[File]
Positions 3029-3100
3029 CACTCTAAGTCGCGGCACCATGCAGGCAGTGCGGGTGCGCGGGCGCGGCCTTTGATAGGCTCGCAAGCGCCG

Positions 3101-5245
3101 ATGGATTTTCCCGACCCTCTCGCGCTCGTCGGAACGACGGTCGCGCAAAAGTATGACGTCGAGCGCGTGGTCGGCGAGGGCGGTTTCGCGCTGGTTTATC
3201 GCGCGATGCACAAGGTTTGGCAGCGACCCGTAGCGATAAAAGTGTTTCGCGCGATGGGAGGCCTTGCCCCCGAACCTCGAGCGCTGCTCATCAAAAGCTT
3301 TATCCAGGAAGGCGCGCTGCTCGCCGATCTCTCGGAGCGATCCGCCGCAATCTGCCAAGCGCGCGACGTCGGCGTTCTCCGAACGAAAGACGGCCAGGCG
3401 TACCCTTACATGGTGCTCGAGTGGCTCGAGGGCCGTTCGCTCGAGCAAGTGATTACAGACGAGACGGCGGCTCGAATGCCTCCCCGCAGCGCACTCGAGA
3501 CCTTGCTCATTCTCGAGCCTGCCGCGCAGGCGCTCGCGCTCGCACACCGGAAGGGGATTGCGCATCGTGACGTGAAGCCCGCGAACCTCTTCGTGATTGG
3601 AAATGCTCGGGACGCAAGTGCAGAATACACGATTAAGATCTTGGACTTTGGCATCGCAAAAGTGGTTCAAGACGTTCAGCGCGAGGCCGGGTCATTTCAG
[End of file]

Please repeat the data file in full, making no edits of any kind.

Positions 3029-3100
3029 CACTCTAAGTCGCGGCACCATGCAGGCAGTGCGGGTGCGCGGGCGCGGCCTTTGATAGGCTCGCAAGCGCCG

Positions 3101-5245
3101 ATGGATTTTCCCGACCCTCTCGCGCTCGTCGGAACGACGGTCGCGCAAAAGTATGACGTCGAGCGCGTGGTCGGCGAGGGCGGTTTCGCGCTGGTTTATC
3201 GCGCGATGCACAAGGTTTGGCAGCGACCCGTAGCGATAAAAGTGTTTCGCGCGATGGGAGGCCTTGCCCCCGAACCTCGAGCGCTGCTCATCAAAAGCTT
3301 TATCCAGGAAGGCGCGCTGCTCGCCGATCTCTCGGAGCGATCCGCCGCAATCTGCCAAGCGCGCGACGTCGGCGTTCTCCGAACGAAAGACGGCCAGGCG
3401 TACCCTTACATGGTGCTCGAGTGGCTCGAGGGCCGTTCGCTCGAGCAAGTGATTACAGACGAGACGGCGGCTCGAATGCCTCCCCGCAGCGCACTCGAGA
3501 CCTTGCTCATTCTCGAGCCTGCCGCGCAGGCGCTCGCGCTCGCACACCGGAAGGGGATTGCGCATCGTGACGTGAAGCCCGCGAACCTCTTCGTGATTGG
3601 AAATGCTCGGGACGCAAGTGCAGAATACACGATTAAGATCTTGGACTTTGGCATCGCAAAAGTGGTTCAAGACGTTCAGCGCGAGGCCGGGTCATTTCAG